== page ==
Poster Topical Area: Aging and Chronic Disease

Location: Auditorium

Poster Board Number: 35

P01-014 - Associations between substitution of macronutrient intake and coronary heart disease (CHD): The Rotterdam Study

Sunday, Jun 10
8:00 AM – 6:00 PM

Objectives: Substitution of macronutrients may affect the risk of coronary heart disease (CHD) in different manners. Therefore, the aim of this study is to investigate the relationship of macronutrient intake and CHD, by taking into account single macronutrient subgroups and different substitutions, in a large prospective cohort study in the Netherlands.

Methods:
This study was performed in 5,905 participants from The Rotterdam Study, a population-based cohort study. Macronutrient intake was measured with use of a semi-quantitative food frequency questionnaire (FFQ). Incidence of CHD was ascertained through medical records. Cox proportional hazard regression analyses were used to study the association between intakes of macronutrients and CHD incidence.

Results:
In multivariable-adjusted models plant protein was inversely associated with incident CHD at the expense of animal protein (HR of 0.54; 95%CI 0.30 - 0.97) as well as at the expense of saturated fat (HR of 0.56; 95%CI 0.33 - 0.98). Furthermore, animal protein was related to an increased risk of incident CHD at the expense of plant protein (HR of 1.64; 95%CI 1.01 - 2.68). However, total protein intake showed no association with CHD. Carbohydrates, fat and their subgroups were not associated with CHD incidence at the expense of any other macronutrient.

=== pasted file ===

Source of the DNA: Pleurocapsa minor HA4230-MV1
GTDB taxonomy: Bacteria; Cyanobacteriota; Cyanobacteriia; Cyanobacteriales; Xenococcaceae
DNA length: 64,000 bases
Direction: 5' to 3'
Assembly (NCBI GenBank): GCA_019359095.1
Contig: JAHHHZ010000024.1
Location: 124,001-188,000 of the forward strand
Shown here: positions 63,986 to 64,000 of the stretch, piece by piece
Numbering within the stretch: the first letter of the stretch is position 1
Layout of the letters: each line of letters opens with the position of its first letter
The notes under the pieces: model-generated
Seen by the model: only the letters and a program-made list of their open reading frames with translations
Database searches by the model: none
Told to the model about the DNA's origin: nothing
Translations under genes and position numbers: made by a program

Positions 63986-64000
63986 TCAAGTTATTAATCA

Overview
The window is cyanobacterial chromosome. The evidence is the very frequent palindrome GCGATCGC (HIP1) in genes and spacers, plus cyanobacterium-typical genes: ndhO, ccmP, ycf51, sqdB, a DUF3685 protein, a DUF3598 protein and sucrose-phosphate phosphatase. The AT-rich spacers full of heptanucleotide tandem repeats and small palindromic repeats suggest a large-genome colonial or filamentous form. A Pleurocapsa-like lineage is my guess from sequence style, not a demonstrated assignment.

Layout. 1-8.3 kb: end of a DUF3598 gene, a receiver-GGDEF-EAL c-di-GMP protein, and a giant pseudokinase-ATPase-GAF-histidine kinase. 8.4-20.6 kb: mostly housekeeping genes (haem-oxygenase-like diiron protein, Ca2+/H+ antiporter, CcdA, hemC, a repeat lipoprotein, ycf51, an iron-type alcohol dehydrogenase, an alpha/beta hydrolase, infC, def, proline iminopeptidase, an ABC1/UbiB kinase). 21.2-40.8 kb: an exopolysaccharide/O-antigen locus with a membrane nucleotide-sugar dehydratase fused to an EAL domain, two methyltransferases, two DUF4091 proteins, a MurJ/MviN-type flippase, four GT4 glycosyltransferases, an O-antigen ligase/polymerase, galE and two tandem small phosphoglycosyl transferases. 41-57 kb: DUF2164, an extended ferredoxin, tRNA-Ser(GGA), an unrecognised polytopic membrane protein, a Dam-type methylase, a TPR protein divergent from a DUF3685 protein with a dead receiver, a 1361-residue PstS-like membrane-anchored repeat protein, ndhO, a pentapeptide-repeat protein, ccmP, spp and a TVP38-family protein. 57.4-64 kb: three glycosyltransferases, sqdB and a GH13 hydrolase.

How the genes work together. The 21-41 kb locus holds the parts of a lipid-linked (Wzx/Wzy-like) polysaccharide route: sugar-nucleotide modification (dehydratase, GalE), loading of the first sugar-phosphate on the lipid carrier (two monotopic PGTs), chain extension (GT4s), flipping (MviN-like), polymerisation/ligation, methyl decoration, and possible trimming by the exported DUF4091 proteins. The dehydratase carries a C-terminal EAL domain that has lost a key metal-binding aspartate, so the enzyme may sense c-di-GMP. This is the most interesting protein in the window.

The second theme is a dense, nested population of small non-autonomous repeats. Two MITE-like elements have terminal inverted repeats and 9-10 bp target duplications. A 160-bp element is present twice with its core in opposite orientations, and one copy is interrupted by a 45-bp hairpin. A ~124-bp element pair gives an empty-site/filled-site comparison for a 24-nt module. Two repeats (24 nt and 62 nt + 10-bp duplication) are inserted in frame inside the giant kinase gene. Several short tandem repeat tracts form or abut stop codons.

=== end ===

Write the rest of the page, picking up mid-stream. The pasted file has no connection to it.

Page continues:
Conclusion:
Findings from this population-based prospective cohort study suggest that a higher plant protein intake at the expense of either animal protein or saturated fat is associated with a lower risk of CHD. These findings support the current guidelines that recommend a dietary pattern providing more plant-based and less animal-based food.



Funding Source: The work presented in this abstract was conducted within ErasmusAGE at the Department of Epidemiology of Erasmus Medical Center, Rotterdam, The Netherlands. ErasmusAGE is a center for aging research across the life course and is funded by Nestlé Nutrition (Nestec Ltd.) and Metagenics Inc. The funders had no role in design and conduct of the study; collection, management, analysis, and interpretation of the data; and preparation, review or approval of the manuscript.

CoAuthors: Carolin Girschik – Erasmus University Medical Center; Oscar Franco – Erasmus University Medical Center; Trudy Voortman – Erasmus University Medical Center

Kim V.E.. Braun


Erasmus University Medical Center
Rotterdam, Zuid-Holland, Netherlands